Educators and business leaders craft plan for tax plan to keep state budget in the black
By Howard Fischer
Phoenix, AZ – At the moment, there is more money coming in to the state treasury than is going out. In fact, the projections are that Arizona will end this budget year with an extra $450 million in the bank. But the only reason that is occurring is because voters approved a temporary sales tax hike last year. Only thing is, that tax goes away on June 1, 2013 -- along with the $900 million a year it generates. Andrew Morrill, president of the Arizona Education Association, said various business and education leaders have been meeting to craft a plan that would guarantee funding for education and also have some measurements designed to ensure that student performance improves. But he said this is not some academic exercise.
(It is in complete awareness -- and in substantial response -- to the fact that there's a funding cliff coming in 2014 if nothing is done.)
Morrill said exactly what form any proposed new tax would take has not been decided. But he pointed out that, like the 2010 levy, it would have to have public support.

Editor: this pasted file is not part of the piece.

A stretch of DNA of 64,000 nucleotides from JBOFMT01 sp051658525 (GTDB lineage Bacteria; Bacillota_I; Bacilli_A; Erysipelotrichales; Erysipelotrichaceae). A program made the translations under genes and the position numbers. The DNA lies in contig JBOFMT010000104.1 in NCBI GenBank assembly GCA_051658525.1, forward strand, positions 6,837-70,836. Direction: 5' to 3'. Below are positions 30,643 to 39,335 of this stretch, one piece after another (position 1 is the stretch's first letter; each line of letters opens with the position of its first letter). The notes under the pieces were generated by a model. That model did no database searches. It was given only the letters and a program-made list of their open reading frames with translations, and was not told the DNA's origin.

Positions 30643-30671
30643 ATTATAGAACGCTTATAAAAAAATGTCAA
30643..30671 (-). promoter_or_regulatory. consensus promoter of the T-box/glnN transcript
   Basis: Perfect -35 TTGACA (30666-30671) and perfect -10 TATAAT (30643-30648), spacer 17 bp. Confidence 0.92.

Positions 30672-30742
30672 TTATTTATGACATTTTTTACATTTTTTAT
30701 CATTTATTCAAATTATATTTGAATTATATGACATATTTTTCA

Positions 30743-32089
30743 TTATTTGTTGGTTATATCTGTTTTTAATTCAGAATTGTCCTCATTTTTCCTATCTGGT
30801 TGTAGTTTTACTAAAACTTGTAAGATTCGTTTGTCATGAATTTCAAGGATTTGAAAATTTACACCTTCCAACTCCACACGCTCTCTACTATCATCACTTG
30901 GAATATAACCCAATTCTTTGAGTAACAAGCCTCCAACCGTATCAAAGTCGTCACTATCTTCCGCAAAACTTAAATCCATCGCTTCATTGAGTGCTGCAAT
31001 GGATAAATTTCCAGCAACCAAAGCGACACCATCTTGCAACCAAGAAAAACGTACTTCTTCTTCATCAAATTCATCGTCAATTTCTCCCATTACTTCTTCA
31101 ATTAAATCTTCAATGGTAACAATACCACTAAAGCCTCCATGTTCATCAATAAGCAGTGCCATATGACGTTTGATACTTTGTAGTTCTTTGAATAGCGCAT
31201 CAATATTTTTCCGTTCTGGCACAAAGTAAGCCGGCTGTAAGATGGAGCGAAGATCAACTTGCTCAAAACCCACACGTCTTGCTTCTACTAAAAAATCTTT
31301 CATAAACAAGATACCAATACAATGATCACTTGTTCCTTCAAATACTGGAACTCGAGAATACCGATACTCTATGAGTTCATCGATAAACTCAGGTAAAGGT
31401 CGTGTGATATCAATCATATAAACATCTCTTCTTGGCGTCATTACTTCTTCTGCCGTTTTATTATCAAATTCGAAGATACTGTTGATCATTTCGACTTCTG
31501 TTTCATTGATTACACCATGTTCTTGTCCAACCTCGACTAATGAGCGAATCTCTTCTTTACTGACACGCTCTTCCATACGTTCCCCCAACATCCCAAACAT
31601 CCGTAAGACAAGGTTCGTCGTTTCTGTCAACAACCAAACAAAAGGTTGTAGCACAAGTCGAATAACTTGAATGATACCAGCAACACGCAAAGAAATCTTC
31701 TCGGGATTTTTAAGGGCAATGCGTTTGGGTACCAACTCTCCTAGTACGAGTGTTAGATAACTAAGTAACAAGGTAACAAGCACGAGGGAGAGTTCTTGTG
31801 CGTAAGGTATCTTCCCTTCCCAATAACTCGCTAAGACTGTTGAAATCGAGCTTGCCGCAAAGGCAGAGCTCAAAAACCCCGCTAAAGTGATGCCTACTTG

(We've been looking at what polling suggests votes are comfortable with. We know that there are limited options out there and we're still considering proposals. We've got to be mindful of what folks have indicated they will support.)
The idea of a new tax is on the radar of some lawmakers, like Rep. John Kavanagh who chairs the House Appropriations Committee.
(That's a possibility -- but one that I believe would be counterproductive, in that it would stall an already stalling economy under that scenario.)
That's not the only opposition. Gov. Jan Brewer, who championed the 2010 tax hike over objections of many members of her own party, is unlikely to take the lead this time. Press aide Matthew Benson said his boss is instead focused on -- quote -- budgeting conservatively and fighting ObamaCare. For Arizona Public Radio this is Howard Fischer.